Mexicorn was as authentically a Mexican dish as Chicken chow mein was Chinese food, Americans were content to eat have their ethnicity watered down, suited to their tastes. The great American melting pot had yet to be fully stirred.

 

AYE! AYE! AYE!

 

Vintage Jolly Green Giant dressed in Mexican oufit vintage ad 1950s

“If your grocer has his Mexican hat on today don’t be surprised. It’s a big fiesta day when the new pack of Niblets Brand Mexicorn hits towns. Straight from the hacienda of the jolly Green Giant – tender Niblets Brand corn mixed with sweet red and green pepper. Gay surprise eating tonight!” Vintage Green Giant Mexicorn Ad 1951

 

Crossing the border of good taste,  in the 1950’s, Green Giant ran a series of  corny ads featuring all American icon the Jolly Green Giant decked out in a traditional sombrero hawking Niblets Mexicorn.

 

Green Giant illustration as bullfighter vintage ad 1950s

“El Cameon-The Champ” Vintage Green Giant Niblets Mexicorn Ad 1952

Women appeared in national costumes this 1952 ad that had the Jolly Green Giant posed as a bullfighter -El Cameon ( The Champ)  while three  adoring women in traditional dresses looking on.

“Don’t let the bullfighter get-up fool you,” the company assured the women.  “It’s your old friend the Jolly Green Giant reminding you that for a gay surprise in fine eating nothing can match this Niblets Brand Mexicorn. Everybody loves this so will you. Muy Mucho.”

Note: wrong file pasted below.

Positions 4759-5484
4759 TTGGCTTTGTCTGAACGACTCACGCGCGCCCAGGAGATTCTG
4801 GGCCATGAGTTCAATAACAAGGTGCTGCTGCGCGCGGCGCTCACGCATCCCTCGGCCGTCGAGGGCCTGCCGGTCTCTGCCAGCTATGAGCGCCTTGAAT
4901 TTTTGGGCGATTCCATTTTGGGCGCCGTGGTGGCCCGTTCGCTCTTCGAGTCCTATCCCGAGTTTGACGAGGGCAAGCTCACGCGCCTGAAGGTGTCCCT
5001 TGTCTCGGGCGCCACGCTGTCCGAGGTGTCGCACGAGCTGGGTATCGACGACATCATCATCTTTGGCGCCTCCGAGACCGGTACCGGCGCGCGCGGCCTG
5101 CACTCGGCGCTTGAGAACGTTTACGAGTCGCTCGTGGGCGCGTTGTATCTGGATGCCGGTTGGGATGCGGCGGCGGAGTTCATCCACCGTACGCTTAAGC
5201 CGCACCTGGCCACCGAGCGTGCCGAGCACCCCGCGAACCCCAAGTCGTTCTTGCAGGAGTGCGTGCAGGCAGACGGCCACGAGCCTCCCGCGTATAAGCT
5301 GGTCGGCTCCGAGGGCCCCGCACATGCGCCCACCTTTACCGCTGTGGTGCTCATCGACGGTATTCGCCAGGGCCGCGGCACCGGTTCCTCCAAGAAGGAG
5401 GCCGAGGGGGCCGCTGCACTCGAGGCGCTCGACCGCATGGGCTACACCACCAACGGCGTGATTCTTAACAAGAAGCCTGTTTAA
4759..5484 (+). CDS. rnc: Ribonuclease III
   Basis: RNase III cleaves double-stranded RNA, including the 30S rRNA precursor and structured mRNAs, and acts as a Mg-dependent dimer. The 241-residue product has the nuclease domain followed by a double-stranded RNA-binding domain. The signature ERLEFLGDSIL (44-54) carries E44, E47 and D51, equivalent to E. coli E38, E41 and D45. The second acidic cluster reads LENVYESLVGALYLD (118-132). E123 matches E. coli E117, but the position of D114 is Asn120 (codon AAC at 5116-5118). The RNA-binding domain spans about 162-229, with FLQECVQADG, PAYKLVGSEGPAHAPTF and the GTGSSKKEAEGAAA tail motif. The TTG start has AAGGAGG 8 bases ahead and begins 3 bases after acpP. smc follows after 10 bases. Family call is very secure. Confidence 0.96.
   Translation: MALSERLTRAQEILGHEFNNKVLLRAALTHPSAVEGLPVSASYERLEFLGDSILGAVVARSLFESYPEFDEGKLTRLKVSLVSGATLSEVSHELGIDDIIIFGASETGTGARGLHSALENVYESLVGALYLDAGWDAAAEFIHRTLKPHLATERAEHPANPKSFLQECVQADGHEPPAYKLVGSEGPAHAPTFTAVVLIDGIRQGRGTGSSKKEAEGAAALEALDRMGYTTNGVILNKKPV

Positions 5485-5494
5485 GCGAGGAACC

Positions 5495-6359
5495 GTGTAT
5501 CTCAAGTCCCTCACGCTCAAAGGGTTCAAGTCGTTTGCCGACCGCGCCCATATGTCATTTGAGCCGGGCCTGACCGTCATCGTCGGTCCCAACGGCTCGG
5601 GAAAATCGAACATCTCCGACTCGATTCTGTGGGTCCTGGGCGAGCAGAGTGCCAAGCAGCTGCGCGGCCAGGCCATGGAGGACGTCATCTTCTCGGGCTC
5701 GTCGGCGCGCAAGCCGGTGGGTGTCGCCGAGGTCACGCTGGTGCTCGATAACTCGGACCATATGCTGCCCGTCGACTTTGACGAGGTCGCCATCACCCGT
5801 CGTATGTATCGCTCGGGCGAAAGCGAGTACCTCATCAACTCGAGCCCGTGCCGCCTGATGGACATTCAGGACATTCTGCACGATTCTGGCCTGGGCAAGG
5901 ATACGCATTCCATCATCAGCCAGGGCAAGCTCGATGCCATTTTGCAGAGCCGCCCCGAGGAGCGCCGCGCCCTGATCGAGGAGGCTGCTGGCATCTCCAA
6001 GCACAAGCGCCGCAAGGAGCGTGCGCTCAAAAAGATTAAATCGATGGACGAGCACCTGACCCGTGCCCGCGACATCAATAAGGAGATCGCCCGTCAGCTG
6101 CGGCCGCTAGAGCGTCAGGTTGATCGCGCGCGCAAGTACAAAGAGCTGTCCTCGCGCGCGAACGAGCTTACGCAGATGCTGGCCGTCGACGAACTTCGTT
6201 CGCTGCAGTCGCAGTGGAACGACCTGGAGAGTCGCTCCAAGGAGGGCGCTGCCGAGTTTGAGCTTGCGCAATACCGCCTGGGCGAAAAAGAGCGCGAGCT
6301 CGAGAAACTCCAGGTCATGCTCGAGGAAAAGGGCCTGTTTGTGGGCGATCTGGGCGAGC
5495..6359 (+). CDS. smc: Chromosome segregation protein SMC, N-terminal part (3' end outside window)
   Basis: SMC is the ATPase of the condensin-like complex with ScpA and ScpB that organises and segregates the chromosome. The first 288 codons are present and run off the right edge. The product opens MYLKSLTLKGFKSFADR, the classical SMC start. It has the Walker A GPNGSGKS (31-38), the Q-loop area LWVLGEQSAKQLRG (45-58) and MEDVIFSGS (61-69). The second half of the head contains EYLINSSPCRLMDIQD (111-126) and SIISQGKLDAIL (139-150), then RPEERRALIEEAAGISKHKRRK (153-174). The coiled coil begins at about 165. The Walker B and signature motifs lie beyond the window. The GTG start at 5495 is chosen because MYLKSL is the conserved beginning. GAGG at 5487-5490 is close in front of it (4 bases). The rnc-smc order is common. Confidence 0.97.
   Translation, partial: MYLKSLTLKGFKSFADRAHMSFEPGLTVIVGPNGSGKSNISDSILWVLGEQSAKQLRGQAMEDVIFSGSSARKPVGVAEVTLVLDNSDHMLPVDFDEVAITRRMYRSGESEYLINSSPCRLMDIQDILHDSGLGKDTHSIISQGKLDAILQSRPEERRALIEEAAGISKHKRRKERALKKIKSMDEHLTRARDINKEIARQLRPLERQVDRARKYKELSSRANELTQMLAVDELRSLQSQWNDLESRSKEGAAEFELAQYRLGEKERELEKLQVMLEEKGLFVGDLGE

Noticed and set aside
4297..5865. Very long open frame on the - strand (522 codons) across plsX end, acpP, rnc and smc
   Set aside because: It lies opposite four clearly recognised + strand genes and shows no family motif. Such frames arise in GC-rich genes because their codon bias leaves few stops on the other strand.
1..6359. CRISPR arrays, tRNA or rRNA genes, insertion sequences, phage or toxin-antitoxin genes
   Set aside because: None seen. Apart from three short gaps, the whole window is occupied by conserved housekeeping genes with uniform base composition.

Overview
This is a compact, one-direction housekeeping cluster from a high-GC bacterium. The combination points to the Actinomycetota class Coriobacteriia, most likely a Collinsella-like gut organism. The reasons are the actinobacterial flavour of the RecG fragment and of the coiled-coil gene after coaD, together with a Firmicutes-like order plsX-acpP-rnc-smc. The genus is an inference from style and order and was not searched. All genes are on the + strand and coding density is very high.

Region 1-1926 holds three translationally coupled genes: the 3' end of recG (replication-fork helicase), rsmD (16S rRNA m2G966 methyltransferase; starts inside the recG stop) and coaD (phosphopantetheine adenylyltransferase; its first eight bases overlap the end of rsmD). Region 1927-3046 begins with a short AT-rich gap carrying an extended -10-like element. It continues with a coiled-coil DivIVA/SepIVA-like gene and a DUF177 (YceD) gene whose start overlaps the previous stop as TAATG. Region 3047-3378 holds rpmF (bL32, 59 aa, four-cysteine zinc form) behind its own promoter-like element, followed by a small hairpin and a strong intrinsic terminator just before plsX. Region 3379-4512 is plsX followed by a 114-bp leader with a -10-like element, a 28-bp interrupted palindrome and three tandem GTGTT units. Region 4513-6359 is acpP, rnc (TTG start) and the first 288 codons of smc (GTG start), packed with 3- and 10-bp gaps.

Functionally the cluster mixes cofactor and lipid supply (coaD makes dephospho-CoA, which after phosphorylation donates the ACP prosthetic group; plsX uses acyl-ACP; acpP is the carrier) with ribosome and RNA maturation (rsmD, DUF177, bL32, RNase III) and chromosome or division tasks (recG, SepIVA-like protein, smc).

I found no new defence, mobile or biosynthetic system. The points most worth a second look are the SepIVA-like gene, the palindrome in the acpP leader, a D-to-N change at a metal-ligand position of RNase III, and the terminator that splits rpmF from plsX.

In the Valley of the  Green Giant

Vintage Green Giant illustration holding corn

Green Giant was the king of corn. In 1929 they invented a new process for canning vacuum packed corn. Called Niblets this brand would become the best-selling canned corn in the country.

The Minnesota Valley Canning Company developed the Giant as a product trademark in 1928. This American icon became so popular that the company eventually changed its name to Green Giant in 1950.

The original giant wasn’t green or jolly and they quickly changed his skin color from white to green adding foliage to the outfit. In 1935 ad executive Leo Burnett decided to rename him the Jolly Green Giant.

The Green Giant would soon become as beloved and trusted as Betty Crocker.

vintage green giant mexicorn ad 1947